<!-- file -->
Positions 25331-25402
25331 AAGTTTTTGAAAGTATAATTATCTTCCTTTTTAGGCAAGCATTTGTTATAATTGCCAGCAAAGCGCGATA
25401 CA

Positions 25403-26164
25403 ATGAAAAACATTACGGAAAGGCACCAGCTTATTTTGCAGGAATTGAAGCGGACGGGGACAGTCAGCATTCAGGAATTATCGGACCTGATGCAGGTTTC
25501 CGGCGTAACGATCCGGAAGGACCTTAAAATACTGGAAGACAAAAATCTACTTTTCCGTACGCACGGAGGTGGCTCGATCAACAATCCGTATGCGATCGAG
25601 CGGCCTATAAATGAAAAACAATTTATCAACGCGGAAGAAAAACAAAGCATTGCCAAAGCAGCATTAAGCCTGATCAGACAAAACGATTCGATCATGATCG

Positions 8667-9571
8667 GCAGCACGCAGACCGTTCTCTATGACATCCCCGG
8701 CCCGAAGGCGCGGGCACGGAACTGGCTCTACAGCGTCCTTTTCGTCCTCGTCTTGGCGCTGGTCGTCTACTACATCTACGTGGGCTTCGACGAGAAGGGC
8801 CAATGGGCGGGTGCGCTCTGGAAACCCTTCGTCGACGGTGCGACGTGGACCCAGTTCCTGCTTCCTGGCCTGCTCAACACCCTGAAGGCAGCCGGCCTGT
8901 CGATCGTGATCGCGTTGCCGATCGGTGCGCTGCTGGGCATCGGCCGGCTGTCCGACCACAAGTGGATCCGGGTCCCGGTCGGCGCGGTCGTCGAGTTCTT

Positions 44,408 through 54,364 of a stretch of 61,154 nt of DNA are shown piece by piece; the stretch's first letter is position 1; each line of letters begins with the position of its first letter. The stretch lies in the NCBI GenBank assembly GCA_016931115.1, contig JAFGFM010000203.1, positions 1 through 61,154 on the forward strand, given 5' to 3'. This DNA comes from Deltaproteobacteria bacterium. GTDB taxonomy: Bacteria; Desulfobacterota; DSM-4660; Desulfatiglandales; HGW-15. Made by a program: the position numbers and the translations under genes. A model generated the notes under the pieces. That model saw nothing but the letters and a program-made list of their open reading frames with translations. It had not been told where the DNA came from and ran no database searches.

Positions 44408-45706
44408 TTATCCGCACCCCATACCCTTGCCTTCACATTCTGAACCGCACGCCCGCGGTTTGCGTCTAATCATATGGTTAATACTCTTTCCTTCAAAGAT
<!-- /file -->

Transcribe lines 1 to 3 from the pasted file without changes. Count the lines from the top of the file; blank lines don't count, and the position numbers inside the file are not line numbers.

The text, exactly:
Positions 25331-25402
25331 AAGTTTTTGAAAGTATAATTATCTTCCTTTTTAGGCAAGCATTTGTTATAATTGCCAGCAAAGCGCGATA
25401 CA